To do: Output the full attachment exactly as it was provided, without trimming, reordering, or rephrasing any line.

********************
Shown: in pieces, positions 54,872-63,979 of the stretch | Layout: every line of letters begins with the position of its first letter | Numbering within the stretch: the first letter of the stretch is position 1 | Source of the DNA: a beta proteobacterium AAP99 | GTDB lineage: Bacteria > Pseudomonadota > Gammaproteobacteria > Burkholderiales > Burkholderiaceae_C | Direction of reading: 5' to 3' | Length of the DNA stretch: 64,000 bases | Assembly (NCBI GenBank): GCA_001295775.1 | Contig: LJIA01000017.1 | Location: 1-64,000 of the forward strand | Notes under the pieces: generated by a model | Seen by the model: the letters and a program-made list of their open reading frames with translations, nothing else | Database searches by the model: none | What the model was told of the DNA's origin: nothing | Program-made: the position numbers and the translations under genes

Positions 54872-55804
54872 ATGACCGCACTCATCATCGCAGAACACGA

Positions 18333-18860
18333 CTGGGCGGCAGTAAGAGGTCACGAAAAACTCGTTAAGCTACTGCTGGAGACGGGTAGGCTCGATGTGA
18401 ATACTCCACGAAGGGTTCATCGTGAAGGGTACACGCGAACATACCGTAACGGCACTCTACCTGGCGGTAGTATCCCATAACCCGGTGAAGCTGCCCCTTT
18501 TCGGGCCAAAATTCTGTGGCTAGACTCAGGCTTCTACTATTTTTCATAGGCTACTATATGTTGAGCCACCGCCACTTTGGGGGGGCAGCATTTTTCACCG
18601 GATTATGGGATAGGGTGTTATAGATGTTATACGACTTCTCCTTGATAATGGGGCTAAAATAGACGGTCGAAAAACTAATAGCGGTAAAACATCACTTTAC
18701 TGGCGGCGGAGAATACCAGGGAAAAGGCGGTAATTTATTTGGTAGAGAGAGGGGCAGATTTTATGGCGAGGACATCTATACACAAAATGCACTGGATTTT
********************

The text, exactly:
Shown: in pieces, positions 54,872-63,979 of the stretch | Layout: every line of letters begins with the position of its first letter | Numbering within the stretch: the first letter of the stretch is position 1 | Source of the DNA: a beta proteobacterium AAP99 | GTDB lineage: Bacteria > Pseudomonadota > Gammaproteobacteria > Burkholderiales > Burkholderiaceae_C | Direction of reading: 5' to 3' | Length of the DNA stretch: 64,000 bases | Assembly (NCBI GenBank): GCA_001295775.1 | Contig: LJIA01000017.1 | Location: 1-64,000 of the forward strand | Notes under the pieces: generated by a model | Seen by the model: the letters and a program-made list of their open reading frames with translations, nothing else | Database searches by the model: none | What the model was told of the DNA's origin: nothing | Program-made: the position numbers and the translations under genes

Positions 54872-55804
54872 ATGACCGCACTCATCATCGCAGAACACGA

Positions 18333-18860
18333 CTGGGCGGCAGTAAGAGGTCACGAAAAACTCGTTAAGCTACTGCTGGAGACGGGTAGGCTCGATGTGA
18401 ATACTCCACGAAGGGTTCATCGTGAAGGGTACACGCGAACATACCGTAACGGCACTCTACCTGGCGGTAGTATCCCATAACCCGGTGAAGCTGCCCCTTT
18501 TCGGGCCAAAATTCTGTGGCTAGACTCAGGCTTCTACTATTTTTCATAGGCTACTATATGTTGAGCCACCGCCACTTTGGGGGGGCAGCATTTTTCACCG
18601 GATTATGGGATAGGGTGTTATAGATGTTATACGACTTCTCCTTGATAATGGGGCTAAAATAGACGGTCGAAAAACTAATAGCGGTAAAACATCACTTTAC
18701 TGGCGGCGGAGAATACCAGGGAAAAGGCGGTAATTTATTTGGTAGAGAGAGGGGCAGATTTTATGGCGAGGACATCTATACACAAAATGCACTGGATTTT